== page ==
What price do we pay for enabling people with mental health problems to live in the community?
The case of the convicted killer and paranoid schizophrenic being allowed to study “the knowledge” to become a black cab driver was all over the media last week. But I ask the question from a selfish perspective as our small, quiet street with beautiful Victorian houses undergoes a demographic change. First, a housing association has placed a woman with a violent criminal record in a property it owns in the street. Over the weekend outside the property there was an ugly stabbing (not fatal) which left neighbours extremely worried. And earlier this year a private company that provides residential care for people with mental health problems got planning use for the terrace adjoining us as a residential facility for up to five people.
And before mental health providers and charities get precious about me not having the needs of their service users at heart, they need to understand that already in our area, three similar terraces have been bought for the same purpose with some worrying incidents of service users walking the streets having not taken their medicine and one instance where a woman was approached in an inappropriate fashion by a resident of one of the homes.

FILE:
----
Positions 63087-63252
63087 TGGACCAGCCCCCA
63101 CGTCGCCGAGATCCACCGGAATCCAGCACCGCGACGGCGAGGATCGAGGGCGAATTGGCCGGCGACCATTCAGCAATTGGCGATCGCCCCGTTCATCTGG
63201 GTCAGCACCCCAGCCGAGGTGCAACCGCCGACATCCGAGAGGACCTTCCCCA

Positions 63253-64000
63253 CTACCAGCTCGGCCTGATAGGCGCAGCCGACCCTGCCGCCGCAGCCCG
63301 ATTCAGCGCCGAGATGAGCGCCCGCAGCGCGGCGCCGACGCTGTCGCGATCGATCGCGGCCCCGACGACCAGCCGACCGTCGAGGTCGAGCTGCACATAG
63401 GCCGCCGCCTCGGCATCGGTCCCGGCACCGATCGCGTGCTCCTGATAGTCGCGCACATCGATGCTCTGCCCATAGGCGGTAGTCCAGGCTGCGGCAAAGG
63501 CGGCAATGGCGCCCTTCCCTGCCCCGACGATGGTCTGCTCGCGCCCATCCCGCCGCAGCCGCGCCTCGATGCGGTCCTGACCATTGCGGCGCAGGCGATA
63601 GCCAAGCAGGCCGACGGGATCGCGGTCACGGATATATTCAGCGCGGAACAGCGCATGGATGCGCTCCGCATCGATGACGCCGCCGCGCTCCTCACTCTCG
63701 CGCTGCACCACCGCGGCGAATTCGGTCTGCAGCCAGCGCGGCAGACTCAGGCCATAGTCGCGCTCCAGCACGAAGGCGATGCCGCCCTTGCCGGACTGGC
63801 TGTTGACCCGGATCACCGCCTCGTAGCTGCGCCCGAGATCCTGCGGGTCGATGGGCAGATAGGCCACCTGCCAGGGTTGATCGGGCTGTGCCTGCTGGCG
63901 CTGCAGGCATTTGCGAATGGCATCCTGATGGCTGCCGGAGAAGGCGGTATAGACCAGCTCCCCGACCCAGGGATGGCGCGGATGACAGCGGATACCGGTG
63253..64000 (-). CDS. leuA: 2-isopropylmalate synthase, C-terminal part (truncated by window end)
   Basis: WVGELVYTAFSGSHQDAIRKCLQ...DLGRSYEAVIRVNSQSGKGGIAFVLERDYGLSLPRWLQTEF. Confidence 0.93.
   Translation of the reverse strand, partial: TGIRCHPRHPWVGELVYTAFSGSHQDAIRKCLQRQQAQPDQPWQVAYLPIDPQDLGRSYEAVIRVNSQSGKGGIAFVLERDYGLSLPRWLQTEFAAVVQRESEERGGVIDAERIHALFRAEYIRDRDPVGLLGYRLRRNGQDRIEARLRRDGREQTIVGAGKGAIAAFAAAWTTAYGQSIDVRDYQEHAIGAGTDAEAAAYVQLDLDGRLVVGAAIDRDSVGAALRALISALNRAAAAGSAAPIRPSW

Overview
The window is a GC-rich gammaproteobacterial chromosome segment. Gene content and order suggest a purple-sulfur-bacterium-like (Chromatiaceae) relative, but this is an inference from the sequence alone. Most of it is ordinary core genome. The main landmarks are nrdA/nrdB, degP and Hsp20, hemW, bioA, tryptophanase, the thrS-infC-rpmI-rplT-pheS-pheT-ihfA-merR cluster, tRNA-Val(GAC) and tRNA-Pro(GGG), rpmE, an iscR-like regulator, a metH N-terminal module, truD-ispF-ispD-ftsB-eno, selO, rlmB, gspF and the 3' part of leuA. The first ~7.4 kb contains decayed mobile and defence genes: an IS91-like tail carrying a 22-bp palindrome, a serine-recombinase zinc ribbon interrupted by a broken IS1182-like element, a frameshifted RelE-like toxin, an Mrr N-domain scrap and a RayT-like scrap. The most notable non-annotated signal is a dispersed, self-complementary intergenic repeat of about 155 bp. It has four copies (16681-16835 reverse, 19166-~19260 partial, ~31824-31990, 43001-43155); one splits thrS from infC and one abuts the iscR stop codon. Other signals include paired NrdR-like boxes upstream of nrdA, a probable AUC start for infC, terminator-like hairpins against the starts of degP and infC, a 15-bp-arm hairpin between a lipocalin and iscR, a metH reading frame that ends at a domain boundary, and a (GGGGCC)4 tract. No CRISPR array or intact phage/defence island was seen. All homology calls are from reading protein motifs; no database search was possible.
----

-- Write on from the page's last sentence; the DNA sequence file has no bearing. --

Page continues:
Care in the Community is the mantra of policymakers who would think twice if the same kind of service they espouse was the terrace next to them (how many architects of comprehensive schools sent their kids to the one they designed?)
I understand that people with mental health problems are as entitled to enjoy the benefits of living in the community as I do; but you know what, I am entitled to as much as they do and if it means my lifestyle is curtailed because of problems then what has been achieved? All I can say is that I hope myself and my family do not incur mental health problems as a result of the experience. What was the line from the song by Madness in the 80s? “Our house, in the middle of the street…”